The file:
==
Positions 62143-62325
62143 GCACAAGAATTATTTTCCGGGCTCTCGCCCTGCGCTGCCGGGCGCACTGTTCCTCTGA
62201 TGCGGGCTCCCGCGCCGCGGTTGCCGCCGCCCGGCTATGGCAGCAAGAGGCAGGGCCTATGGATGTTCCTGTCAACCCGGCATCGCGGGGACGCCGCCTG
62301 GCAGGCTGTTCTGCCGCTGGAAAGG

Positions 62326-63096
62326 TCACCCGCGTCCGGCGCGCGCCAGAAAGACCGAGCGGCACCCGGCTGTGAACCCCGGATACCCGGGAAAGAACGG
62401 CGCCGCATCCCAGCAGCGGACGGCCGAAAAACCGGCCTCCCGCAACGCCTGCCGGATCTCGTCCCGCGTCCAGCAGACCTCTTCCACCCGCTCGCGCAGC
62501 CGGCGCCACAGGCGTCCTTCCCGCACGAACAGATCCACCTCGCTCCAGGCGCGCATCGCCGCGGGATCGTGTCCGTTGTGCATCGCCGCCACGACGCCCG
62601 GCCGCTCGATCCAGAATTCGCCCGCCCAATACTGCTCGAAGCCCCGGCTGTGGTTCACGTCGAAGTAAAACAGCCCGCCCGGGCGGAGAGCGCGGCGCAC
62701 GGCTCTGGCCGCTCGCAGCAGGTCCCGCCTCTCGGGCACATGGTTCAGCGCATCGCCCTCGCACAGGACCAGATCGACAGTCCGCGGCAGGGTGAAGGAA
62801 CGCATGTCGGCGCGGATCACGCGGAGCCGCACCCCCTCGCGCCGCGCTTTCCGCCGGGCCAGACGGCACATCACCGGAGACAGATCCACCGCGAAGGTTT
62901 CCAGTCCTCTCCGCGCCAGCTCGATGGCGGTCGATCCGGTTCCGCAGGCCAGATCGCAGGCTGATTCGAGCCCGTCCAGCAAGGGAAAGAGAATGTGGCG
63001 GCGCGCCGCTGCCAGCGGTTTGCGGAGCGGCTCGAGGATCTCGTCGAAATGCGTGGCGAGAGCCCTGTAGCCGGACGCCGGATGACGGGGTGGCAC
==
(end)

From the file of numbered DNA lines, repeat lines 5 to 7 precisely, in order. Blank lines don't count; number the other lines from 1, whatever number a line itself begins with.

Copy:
Positions 62326-63096
62326 TCACCCGCGTCCGGCGCGCGCCAGAAAGACCGAGCGGCACCCGGCTGTGAACCCCGGATACCCGGGAAAGAACGG
62401 CGCCGCATCCCAGCAGCGGACGGCCGAAAAACCGGCCTCCCGCAACGCCTGCCGGATCTCGTCCCGCGTCCAGCAGACCTCTTCCACCCGCTCGCGCAGC